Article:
"Die Erde hat einen Nordpol und einen Südpol."

Translation:The Earth has a north pole and a south pole.

March 12, 2016

11 Comments
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https://www.duolingo.com/profile/mikezephyr

"Die Erde hat einen Nord- und Südpol" is much more aesthetically pleasing.


https://www.duolingo.com/profile/Eccles

It's very common in German to use more articles than we would in English, and this also avoids unnecessary (and ambiguous) punctuation. Your example is definitely better in English, though.


https://www.duolingo.com/profile/Fiyalka2

Actually, no. "Die Erde hat einen Nord- und Südpol." sounds as if there is only one pole which is at the same time the North Pole and the South pole." To make sure you say there are two, you should at least say: "Die Erde hat einen Nord- und einen Südpol."


https://www.duolingo.com/profile/biertopf

Hmm, thinking about it I think you're right.


https://www.duolingo.com/profile/KMosuzu

In English, you cannot say 'a North Pole'. it is already capitalized specific name of the place and unless you talk about something like The Earth has a North Pole and a South Pole but has two East Poles, it is hard to use 'a' here. It is rather 'the' North Pole. Is it normal to use 'a' here in German? This article thing really drive me crazy!!!


https://www.duolingo.com/profile/Karwendel

Yes. But consider "einen" in this case more as a number than an article. You have a (one) nose and two ears. The definte article can't be used in German in this case.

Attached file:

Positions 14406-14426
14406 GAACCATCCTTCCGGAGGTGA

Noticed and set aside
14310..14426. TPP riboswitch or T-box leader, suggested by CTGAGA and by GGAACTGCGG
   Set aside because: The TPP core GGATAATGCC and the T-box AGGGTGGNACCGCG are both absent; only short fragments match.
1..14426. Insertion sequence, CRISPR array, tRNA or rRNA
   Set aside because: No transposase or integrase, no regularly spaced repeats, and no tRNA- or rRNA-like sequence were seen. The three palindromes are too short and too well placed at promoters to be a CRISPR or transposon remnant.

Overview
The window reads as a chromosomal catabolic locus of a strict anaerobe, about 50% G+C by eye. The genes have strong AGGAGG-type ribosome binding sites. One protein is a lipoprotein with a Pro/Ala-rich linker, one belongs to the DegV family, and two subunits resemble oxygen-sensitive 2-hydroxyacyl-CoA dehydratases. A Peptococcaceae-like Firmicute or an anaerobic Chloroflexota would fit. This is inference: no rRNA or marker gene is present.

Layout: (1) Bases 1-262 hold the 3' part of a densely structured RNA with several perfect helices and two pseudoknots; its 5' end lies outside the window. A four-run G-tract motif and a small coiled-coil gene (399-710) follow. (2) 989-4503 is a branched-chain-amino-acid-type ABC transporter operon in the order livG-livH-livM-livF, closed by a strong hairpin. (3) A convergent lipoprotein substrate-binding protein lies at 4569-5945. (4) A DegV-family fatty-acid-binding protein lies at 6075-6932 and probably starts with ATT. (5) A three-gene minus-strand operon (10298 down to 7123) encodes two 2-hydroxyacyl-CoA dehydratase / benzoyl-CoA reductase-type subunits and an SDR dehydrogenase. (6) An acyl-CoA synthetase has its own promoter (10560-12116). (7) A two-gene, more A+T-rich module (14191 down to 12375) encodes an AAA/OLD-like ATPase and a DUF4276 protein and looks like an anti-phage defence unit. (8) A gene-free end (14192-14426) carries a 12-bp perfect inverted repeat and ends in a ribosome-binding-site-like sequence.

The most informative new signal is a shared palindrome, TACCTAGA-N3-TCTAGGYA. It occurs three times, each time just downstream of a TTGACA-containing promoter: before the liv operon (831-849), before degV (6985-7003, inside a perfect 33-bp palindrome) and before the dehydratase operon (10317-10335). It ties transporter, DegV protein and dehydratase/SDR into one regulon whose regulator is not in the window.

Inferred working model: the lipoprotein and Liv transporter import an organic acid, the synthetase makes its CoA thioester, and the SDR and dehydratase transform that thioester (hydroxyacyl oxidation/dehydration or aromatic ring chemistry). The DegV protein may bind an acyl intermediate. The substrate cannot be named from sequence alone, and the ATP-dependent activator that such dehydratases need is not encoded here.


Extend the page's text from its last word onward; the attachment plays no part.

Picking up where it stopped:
But: Ich bin am (=an dem) Nordpol. Ich gehe zum (=zu dem) Nordpol. Ich sehe den Nordpol. Der Nordpol liegt ganz im Norden.


https://www.duolingo.com/profile/KMosuzu

Thank you. Yes I understand einen but this is about the North Pole and the South Pole both of which should be only one place name. Like The Earth has one Berlin, it sounds very odd. But good to know you say der Nordpol.


https://www.duolingo.com/profile/zifyoip

Mars also has a north pole and a south pole. So does a magnet.


https://www.duolingo.com/profile/Vabelie

Absolutely. And the Earth actually has at least 27 Berlins, with 26 in the US alone :O)

https://germanyinusa.com/2019/07/18/want-to-visit-berlin-theres-at-least-26-of-them-in-the-usa/

sfuspvwf npj


[deactivated user]

    The Earth used to have (at least - I expect there still are several others) two Berlins, one in Ontario, Canada which was renamed "Kitchener" (after a British general) during World War I. That town is located near Paris, Ontario, and London, Ontario.

    Furthermore, the Earth has more than one North Pole: North Pole, Alaska; North Pole, New York; and North Pole, Colorado... (Not to mention the geographic north pole versus the magnetic north pole).


    https://www.duolingo.com/profile/Blend737388

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